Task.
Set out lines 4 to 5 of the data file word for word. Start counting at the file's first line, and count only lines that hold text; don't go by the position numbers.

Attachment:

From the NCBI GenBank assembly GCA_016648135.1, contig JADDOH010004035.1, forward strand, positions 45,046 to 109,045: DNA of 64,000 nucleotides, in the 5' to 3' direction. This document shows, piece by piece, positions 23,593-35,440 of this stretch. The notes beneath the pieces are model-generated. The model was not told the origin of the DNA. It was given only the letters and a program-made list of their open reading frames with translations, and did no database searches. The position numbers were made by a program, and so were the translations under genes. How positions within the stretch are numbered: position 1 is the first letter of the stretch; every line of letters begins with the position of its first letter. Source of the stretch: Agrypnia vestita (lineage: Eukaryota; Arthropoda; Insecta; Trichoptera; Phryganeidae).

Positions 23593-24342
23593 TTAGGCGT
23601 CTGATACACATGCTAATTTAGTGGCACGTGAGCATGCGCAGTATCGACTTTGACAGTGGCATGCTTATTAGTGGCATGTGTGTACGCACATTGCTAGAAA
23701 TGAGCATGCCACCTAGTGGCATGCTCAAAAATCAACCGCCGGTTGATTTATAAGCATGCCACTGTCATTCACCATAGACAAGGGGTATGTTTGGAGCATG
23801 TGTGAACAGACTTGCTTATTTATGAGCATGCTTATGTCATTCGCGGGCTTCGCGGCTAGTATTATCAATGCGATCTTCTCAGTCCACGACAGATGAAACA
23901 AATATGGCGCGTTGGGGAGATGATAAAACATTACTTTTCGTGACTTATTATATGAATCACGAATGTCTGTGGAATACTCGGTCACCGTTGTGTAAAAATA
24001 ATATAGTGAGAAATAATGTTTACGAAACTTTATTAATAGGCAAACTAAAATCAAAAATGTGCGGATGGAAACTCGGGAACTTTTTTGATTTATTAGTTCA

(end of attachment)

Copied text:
23601 CTGATACACATGCTAATTTAGTGGCACGTGAGCATGCGCAGTATCGACTTTGACAGTGGCATGCTTATTAGTGGCATGTGTGTACGCACATTGCTAGAAA
23701 TGAGCATGCCACCTAGTGGCATGCTCAAAAATCAACCGCCGGTTGATTTATAAGCATGCCACTGTCATTCACCATAGACAAGGGGTATGTTTGGAGCATG